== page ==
Keller was late to the party, later even than the Phillips had come to expect. He’d neglected to wrap Rachel’s gift before leaving and had to stalk the house for paper and ribbon, settling on a vaguely festive red bag mashed inside a kitchen drawer.
The hallway mirror told him the chowder stain across his breast was more apparent than he’d realized. It was his only jacket; he’d have to find a dark corner of the ballroom and hope no one came too close. Then, as a grace note on the evening’s already stammering shuffle, he found his station wagon still loaded with cement mix. By the time he unloaded everything and pulled into the road his collar was soaked, his skull squeezed tight. He wished he’d remembered a flask.
Continue reading “Tom Baragwanath: Gorgeous Blue” →
My Bubbe came over from the other side packed in steerage like a sardine when she was eleven, then headed straight to a shirt factory. She had no choice. One of twelve children, she never learned to read or write, she spoke broken English and had to go through a lot of hardship in her lifetime. By the time I came along Bubbe needed a cane, she walked side to side and stopped to rest after every few steps, but she’d seen things other people hadn’t, and knew things they didn’t know.
Continue reading “AN Block: Once the Fireworks Start” →
Edwardo is on my case again. The temporary title of acting manager at The Napolitano Ristorante weighs uneasily upon his crown. I can always tell when the “suits” that monitor this branch of the franchise are planning an inspection. Everything is swept, then double swept. I am warned to follow the rules with regard to how many ounces of topping the manuals call for. I’ve explained all too often that, when I’m busy, it’s grab a handful of mushrooms or peppers and dress the pie. I don’t have time to weigh everything. I usually add the fact that I’m the only pizza guy who works alone, juggling and tossing the pies with dazzling acrobatics which has them nearly touching the ceiling—a great crowd pleaser. I then dress many different combos while my sixth sense tells me when to check the oven.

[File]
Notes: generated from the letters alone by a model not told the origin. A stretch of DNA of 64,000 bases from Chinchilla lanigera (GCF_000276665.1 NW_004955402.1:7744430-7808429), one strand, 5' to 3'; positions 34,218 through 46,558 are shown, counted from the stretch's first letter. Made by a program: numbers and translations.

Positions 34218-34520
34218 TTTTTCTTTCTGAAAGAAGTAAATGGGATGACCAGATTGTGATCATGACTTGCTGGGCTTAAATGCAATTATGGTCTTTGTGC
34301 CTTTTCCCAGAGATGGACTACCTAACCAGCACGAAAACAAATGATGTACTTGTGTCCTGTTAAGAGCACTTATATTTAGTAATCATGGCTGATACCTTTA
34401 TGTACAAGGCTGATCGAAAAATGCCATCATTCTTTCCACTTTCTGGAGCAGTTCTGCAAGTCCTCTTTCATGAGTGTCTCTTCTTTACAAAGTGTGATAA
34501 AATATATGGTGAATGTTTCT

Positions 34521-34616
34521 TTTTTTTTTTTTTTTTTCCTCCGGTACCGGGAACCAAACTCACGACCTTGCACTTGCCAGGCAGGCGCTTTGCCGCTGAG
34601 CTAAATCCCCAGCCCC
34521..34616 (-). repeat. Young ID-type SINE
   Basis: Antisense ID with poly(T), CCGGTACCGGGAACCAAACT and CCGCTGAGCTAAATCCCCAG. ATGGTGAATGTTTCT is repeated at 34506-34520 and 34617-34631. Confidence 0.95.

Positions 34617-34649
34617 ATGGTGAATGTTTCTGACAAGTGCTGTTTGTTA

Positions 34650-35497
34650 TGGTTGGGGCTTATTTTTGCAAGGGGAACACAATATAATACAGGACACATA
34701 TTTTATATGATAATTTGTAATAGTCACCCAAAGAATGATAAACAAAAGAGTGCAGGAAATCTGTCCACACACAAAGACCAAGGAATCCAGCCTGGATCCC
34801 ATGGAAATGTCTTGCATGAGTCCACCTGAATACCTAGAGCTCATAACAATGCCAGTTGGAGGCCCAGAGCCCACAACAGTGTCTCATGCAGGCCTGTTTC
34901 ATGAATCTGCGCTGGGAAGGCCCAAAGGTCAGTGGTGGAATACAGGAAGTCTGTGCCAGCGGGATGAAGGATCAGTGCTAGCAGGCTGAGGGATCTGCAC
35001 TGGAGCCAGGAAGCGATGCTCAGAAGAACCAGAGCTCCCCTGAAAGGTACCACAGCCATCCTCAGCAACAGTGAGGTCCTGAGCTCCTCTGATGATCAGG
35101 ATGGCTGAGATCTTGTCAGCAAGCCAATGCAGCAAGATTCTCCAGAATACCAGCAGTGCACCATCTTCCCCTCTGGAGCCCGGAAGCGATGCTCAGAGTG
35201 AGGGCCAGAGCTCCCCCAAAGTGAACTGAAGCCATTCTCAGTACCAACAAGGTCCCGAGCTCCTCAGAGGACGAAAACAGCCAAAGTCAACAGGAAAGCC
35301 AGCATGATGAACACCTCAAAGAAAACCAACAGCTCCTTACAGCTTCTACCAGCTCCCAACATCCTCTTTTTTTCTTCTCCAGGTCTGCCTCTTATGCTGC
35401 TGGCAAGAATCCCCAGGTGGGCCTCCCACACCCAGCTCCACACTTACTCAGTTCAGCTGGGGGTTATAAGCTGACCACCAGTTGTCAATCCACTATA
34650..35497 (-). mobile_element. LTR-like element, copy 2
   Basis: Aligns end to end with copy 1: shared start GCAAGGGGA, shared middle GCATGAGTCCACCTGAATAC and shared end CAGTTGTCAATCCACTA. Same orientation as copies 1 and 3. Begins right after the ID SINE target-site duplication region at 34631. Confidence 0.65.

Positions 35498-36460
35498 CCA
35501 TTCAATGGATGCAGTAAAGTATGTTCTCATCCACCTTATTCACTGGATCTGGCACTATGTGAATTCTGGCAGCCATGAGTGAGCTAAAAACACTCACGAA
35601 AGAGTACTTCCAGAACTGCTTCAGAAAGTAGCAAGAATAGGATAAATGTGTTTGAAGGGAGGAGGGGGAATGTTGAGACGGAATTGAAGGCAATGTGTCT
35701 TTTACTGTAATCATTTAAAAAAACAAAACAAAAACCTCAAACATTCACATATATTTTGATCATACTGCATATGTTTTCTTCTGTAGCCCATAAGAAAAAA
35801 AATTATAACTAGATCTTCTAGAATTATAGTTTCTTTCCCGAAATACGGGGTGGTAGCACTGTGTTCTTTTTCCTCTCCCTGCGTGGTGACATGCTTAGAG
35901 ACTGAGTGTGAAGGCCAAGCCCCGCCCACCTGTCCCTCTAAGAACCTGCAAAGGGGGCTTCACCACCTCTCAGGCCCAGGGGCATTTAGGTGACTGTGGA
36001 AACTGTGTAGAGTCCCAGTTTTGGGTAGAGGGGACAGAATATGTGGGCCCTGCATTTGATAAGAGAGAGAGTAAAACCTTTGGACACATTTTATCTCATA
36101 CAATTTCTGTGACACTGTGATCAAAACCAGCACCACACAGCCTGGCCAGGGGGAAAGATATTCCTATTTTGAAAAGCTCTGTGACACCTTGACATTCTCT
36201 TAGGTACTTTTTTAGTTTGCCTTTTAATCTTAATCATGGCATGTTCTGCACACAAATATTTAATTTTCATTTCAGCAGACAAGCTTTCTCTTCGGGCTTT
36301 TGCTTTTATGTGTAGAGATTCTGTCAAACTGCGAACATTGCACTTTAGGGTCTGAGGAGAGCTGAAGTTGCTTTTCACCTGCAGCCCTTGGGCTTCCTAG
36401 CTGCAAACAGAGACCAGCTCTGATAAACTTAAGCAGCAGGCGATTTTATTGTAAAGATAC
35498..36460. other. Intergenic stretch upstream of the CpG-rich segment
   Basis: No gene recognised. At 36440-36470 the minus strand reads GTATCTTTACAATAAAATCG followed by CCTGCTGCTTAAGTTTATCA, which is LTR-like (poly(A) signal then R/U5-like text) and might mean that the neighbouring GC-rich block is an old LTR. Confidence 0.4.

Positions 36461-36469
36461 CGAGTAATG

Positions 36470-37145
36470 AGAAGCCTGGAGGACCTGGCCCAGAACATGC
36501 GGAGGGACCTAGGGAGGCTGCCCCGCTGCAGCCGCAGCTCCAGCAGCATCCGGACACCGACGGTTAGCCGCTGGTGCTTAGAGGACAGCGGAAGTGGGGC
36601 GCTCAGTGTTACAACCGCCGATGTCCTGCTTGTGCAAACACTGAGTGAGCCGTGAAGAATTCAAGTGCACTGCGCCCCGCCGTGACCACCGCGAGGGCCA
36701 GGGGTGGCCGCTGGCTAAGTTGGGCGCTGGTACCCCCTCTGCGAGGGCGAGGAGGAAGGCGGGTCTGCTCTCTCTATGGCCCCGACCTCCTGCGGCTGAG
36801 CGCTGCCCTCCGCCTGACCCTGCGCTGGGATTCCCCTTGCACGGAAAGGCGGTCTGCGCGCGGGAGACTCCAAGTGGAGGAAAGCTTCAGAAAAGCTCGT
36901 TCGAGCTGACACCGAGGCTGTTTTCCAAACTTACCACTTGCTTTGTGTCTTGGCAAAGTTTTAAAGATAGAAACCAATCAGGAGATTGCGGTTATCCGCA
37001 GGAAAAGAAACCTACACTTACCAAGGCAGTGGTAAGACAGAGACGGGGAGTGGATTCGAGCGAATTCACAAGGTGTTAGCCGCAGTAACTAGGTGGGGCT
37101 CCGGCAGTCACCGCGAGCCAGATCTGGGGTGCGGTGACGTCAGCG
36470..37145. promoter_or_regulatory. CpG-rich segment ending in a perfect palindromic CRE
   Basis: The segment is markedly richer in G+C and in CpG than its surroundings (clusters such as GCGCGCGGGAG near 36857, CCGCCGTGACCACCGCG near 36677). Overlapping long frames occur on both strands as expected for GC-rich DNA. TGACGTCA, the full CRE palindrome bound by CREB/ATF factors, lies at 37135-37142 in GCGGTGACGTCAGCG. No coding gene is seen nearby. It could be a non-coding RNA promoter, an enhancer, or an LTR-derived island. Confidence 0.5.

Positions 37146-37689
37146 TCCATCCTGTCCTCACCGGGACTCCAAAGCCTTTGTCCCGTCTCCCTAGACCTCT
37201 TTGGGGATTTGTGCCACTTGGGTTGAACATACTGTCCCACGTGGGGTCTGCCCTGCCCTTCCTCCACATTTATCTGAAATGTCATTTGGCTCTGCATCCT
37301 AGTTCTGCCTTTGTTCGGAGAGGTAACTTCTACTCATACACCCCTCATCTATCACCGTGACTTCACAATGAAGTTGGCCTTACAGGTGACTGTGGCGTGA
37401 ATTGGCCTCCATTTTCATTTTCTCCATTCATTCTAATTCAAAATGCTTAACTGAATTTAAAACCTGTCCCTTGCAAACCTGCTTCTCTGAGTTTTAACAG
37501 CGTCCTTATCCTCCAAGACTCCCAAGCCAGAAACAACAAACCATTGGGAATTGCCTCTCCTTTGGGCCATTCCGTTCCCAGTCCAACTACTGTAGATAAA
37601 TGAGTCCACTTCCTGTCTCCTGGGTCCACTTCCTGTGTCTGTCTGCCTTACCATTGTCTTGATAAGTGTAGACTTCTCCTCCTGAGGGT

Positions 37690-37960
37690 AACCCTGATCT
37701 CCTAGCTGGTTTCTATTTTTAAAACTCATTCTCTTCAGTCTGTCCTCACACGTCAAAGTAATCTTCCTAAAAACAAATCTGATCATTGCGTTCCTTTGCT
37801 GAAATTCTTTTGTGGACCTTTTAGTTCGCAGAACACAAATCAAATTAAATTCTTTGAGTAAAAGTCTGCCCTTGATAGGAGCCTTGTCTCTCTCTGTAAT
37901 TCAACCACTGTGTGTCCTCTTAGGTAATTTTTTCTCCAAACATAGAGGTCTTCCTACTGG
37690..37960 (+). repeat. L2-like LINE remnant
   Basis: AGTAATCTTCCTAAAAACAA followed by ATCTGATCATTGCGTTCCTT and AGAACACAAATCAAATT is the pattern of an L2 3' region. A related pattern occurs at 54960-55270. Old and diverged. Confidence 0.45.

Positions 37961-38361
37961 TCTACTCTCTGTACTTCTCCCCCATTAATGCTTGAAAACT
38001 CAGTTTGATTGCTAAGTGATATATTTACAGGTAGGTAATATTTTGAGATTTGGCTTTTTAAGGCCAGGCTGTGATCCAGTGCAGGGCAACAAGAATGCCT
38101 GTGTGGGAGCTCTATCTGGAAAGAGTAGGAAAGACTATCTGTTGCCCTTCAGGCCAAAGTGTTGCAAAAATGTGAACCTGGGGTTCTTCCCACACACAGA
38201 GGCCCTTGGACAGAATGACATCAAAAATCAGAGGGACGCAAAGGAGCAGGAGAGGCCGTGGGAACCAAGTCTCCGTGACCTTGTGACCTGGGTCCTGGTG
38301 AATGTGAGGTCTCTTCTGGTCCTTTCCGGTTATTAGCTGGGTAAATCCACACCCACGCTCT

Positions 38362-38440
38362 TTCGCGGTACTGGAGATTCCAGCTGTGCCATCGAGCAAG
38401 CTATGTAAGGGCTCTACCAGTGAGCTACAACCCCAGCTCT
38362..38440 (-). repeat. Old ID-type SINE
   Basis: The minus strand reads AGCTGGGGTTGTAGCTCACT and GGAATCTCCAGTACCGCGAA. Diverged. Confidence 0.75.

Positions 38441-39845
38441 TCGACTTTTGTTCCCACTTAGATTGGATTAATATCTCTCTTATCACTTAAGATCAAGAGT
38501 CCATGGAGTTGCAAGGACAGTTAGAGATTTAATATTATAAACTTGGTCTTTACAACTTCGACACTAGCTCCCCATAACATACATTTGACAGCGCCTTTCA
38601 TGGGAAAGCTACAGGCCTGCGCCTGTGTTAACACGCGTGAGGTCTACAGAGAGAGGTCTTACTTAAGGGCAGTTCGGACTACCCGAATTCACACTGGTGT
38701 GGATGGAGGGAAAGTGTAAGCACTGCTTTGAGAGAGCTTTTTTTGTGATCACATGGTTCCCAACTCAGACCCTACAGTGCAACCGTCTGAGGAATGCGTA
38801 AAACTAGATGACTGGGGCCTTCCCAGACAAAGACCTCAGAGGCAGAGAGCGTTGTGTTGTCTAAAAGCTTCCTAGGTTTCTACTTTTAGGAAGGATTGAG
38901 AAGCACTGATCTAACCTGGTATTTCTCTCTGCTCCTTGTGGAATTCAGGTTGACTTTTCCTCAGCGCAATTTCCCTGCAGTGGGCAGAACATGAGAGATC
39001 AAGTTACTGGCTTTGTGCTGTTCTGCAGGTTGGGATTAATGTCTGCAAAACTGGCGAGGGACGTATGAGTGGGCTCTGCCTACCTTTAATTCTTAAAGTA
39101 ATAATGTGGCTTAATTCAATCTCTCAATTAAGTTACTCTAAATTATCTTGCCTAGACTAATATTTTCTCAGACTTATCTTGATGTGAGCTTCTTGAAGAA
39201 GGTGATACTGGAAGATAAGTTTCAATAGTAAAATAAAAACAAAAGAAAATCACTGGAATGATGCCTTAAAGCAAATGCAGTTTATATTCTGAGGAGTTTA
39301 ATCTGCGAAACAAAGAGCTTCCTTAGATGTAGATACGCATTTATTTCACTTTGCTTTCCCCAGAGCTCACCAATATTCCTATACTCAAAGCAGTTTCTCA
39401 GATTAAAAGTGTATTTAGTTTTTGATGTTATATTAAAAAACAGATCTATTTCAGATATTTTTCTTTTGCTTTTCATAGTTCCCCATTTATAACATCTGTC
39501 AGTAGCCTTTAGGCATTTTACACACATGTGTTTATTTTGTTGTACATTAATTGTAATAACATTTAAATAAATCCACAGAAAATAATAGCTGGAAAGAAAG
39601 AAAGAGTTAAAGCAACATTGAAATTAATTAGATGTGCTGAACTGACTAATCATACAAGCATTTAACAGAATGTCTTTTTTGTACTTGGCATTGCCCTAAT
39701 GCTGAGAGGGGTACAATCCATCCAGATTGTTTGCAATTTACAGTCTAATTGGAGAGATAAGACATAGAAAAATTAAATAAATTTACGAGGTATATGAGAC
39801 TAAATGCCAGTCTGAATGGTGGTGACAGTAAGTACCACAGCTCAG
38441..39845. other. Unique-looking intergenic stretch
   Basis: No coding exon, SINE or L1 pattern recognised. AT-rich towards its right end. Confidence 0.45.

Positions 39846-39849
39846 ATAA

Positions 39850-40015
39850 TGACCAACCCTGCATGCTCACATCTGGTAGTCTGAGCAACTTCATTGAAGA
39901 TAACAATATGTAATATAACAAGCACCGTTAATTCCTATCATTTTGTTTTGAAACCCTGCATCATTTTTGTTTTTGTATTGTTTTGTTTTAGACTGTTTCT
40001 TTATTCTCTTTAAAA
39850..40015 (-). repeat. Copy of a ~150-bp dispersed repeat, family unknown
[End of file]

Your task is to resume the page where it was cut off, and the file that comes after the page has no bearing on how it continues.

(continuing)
Continue reading “Don Fredd: Temp to Perm: A Journey” →
We stare out at each other through the mirror,
He stands in his bathroom,
towel wrapped around his hips,
foam covers his face as he glides
the razor beneath his chin.
Continue reading “Kim Malinowski: Reflection” →
On TV, Bogie in a trenchcoat is paused
exactly between knowing and not knowing.
While outside fireworks pop
in the daylight’s last gleaming.
10 years ago, on the Redneck Riviera,
my wife and I watched
Continue reading “Ken Wheatcroft-Pardue: July 4, 2017” →
The bulldozers have come and gone.
Over days and weeks, they have
razed much of my childhood,
erased every trace — house, barn,
garage, every outbuilding.
Continue reading “Glen Sorestad: Bulldozers” →
The executioner in the painting by Castro Pacheco
in the Governor’s Palace in Merida appears poised
to initiate the torture entrusted to him.
The spearhead has been heated to a fiery glow,
the sword honed to suit the grisly work he is
about to undertake, to punish the refusal Continue reading “Glen Sorestad: Pacheco’s Murals” →
The dawn seen through old memories and mist
Seeps down the mountain at the hint of the sun
And the day is brightened with light’s first kiss:
All while the land is painted with colors spun,
Continue reading “James G. Piatt: A Sonnet to Dawn” →